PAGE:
Many industry watchers feared a housing bubble was on the horizon, but the most recent numbers to be released by MGIC Investment Corporation — a primary insurance provider for more than one million U.S. mortgages — shows that there’s little cause for concern in the near term.
To the surprise of many, MGIC reported that the number of insurance policies continues to rise while delinquencies continue to decrease. Their August press release showed that their insurance in force actually increased by 4.6 percent up to a whopping $179.1 billion.
Mostly Good News
The inventory of beginning primary delinquencies dropped almost 21 percent from August 2015’s total of 66,121. New delinquency notices fell from the August 2015 total of 6,242 down to 5,753 during the same month in 2016 — a 7.8 percent drop.
However, there were 15 percent fewer cures. There was also a 14.5 percent dip in “paids” — down to 1,093 from 1,279 in August 2015. Recessions and denials dropped as well.
The inventory of ending primary delinquencies fell more than 20 percent.
What About Millennials?
With all the good news swirling around the housing market, it would be easy to forget that there’s still a huge section of the American populace being left behind: millennials.
According to a new report from author and real estate consultant, John Burns, that’s exactly what’s happening. Rates of homeownership have dropped in all age groups since the housing marketing implosion in 2009, but the millennial generation experienced the biggest decline.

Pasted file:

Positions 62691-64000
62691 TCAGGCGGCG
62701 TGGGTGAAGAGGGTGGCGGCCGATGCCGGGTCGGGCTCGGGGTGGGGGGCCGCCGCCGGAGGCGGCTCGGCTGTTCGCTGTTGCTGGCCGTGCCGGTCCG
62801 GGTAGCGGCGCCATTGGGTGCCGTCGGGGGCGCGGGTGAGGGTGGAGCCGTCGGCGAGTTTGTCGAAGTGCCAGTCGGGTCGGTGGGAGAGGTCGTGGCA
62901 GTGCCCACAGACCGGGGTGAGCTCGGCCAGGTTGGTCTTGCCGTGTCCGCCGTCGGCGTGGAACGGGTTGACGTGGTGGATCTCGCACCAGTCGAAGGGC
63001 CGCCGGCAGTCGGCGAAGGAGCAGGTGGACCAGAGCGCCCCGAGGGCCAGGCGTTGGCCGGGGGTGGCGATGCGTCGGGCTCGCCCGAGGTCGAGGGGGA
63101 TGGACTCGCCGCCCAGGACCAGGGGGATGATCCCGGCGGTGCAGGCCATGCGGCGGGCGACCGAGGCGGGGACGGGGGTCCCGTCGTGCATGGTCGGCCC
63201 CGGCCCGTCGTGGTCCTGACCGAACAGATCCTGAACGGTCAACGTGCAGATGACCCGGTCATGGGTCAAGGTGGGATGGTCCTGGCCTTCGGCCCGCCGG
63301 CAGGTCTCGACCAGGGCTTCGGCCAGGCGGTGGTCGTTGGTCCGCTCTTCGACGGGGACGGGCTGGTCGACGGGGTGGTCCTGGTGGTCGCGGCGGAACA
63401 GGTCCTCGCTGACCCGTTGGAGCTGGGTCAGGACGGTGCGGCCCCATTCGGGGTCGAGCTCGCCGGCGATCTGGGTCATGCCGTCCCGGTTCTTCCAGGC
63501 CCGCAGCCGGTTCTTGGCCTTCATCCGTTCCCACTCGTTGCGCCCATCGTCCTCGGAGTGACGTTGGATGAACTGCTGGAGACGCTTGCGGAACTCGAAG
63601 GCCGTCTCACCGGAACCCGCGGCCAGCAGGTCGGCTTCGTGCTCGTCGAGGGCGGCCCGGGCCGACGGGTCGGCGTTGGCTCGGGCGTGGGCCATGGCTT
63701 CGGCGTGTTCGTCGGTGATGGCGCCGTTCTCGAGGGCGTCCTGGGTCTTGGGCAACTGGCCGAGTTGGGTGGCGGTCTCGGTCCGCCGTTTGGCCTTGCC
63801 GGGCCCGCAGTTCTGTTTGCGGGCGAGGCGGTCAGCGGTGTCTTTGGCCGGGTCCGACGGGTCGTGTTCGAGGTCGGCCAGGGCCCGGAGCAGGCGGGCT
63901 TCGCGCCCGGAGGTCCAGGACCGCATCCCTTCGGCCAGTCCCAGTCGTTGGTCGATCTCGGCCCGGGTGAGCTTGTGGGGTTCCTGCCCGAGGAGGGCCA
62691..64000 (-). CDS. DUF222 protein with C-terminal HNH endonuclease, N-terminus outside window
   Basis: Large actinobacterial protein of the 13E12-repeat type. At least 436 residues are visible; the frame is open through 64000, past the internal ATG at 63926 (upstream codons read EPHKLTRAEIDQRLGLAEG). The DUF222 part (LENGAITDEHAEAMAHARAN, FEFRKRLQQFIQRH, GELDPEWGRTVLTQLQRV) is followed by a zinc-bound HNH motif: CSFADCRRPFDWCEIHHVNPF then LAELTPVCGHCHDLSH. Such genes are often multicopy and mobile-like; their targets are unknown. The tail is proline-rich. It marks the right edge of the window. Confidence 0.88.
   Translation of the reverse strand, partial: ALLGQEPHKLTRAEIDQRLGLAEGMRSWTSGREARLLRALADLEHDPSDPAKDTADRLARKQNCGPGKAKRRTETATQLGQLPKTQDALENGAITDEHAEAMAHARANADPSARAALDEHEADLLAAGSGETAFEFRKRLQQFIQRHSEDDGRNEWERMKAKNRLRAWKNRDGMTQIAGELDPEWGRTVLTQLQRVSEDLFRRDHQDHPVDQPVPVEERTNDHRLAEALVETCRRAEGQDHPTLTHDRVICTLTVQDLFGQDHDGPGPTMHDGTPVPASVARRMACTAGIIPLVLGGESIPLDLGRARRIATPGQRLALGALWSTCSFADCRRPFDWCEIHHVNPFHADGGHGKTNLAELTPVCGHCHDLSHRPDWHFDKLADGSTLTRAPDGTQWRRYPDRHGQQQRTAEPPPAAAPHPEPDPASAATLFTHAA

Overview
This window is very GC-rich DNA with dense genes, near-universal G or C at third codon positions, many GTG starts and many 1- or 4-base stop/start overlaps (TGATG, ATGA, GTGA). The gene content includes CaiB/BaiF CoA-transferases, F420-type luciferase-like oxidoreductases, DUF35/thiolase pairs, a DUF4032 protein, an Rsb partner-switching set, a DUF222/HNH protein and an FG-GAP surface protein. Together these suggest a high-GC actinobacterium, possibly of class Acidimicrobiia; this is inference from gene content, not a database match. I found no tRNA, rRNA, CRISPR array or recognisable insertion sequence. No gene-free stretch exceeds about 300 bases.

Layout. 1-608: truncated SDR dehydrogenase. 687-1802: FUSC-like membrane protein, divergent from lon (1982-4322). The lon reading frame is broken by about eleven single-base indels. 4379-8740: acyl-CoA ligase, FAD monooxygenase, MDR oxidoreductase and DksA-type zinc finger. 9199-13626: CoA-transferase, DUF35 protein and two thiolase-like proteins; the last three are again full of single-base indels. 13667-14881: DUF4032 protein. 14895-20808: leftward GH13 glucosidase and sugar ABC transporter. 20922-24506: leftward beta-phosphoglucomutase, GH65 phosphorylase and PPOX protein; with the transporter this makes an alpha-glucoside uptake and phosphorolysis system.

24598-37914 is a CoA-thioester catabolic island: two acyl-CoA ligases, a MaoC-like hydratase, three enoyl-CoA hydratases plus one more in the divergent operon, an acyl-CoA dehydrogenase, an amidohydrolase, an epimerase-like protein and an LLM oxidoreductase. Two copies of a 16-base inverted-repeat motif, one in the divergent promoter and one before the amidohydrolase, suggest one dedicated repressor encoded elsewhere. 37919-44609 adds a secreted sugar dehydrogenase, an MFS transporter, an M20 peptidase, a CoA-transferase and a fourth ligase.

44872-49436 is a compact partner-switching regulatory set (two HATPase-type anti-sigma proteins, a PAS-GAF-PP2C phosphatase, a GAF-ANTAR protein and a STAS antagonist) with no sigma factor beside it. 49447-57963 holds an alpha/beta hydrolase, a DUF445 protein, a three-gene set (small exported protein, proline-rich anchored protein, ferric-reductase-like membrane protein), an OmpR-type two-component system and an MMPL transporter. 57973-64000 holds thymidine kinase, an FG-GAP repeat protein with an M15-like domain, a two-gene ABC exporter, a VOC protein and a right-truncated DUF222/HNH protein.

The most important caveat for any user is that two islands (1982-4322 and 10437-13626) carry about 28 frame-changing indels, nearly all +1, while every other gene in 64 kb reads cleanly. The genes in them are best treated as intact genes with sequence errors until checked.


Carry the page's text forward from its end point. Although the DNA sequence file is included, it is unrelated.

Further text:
Burns projects homeownership rates to continue to decrease all the way through 2025, which means the under 40 set could end up renting much longer than their parents’ and grandparents’ generation did.
Looking all the way ahead to that 2025 marker, Burns gives the U.S. housing market a very slim chance of returning to pre-collapse homeownership rates. In his report, he predicts that the rate will drop to just below 61 percent by the middle of the next decade. That would be the lowest mark since the 1950s.
That gloomy forecast includes the assumption that 16 million people born post-1960 will buy homes and 10.5 million people born pre-1960 will pass away or otherwise lose possession of their property — an almost 5.5 million net gain.
That leaves a sizable decline predicted for the younger generations. 2025 is still a long way out, but it’s shaping up to be a rough decade for millennial renters and hopeful homebuyers.
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